The constitutional expectations developed around the European elections of May 2014 were effectively quite high. Faced with a mounting crisis affecting their output legitimacy, European institutions had to strengthen their status through a different channel. Plausibly, this explains why the idea of enhancing input legitimacy gained ground within the EU and in some Member States’ constituencies. The elections of May 2014 (the first run after the introduction of the Lisbon Treaty) provided an ideal platform for giving a political impulse to EU lawmaking. Anticipated by articulated and solid proposals coming from academic circles and from European institutions, the solution was found through an agreement struck among the main European political parties for nominating a candidate to the President of the European Commission to be supported, in case of victory at the polls, before the European Council. The intuition behind this proposal was based on the idea that once put before the fait accompli, the Council could not refuse to ratify the decision of the European Parliament. This novelty was introduced as a two-fold opportunity: first, as a chance for enhancing the representative quality of EU lawmaking and, second, to move the relationship between Parliament and Commission toward a form of parliamentary government.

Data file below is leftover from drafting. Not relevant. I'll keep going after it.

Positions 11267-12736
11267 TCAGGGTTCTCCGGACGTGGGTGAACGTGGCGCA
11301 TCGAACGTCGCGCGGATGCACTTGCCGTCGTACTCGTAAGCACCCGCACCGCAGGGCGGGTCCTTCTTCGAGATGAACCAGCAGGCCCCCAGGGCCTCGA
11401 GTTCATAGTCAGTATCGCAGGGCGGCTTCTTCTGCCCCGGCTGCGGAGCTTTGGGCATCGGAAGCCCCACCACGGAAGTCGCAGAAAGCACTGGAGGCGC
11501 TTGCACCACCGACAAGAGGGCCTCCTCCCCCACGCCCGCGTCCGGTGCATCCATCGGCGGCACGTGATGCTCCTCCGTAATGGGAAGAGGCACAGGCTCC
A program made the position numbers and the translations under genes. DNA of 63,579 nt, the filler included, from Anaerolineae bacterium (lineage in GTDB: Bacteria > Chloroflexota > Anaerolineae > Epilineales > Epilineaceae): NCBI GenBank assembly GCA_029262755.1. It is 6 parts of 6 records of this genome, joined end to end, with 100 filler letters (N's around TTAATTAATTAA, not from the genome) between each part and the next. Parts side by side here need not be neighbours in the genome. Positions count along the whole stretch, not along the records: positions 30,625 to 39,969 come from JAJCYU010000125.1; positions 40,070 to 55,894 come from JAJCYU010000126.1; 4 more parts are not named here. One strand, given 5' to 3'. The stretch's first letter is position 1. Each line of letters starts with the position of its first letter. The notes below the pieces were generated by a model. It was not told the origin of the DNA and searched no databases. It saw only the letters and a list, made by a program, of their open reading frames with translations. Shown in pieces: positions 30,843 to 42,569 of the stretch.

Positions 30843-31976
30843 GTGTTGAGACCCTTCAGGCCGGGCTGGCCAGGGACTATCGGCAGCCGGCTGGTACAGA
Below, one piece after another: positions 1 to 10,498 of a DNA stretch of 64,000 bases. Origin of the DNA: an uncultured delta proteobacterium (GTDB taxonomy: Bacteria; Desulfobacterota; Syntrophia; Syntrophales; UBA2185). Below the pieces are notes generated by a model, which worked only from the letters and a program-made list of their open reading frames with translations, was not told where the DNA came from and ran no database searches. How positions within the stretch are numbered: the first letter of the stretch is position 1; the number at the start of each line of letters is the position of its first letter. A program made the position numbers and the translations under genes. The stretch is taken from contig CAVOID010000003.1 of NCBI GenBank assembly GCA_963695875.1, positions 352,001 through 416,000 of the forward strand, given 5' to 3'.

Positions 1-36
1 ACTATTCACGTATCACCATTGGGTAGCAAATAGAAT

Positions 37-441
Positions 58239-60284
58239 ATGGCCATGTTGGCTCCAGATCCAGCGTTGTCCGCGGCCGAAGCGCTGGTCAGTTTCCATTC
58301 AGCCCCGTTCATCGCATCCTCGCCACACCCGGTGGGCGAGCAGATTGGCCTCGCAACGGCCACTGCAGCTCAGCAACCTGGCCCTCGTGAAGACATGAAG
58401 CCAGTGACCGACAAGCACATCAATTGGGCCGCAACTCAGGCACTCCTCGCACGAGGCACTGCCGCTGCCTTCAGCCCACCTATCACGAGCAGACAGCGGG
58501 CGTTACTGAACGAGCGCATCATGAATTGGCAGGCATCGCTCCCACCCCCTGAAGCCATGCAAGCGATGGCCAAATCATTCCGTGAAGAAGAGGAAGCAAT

According to the former point, the proposal intended to inject into the Commission, that is the institution granted the monopoly of legislative initiative, a democratic impulse through a contest for the appointment of its head. In this way, the democratic input would be registered by the Commission and then echoed in the lawmaking process. So, for example, among other things, the indirect election of the President of the Commission was couched in terms of an opportunity to politicise the current Euro-predicament based on the politics of austerity ...Zum vollständigen Artikel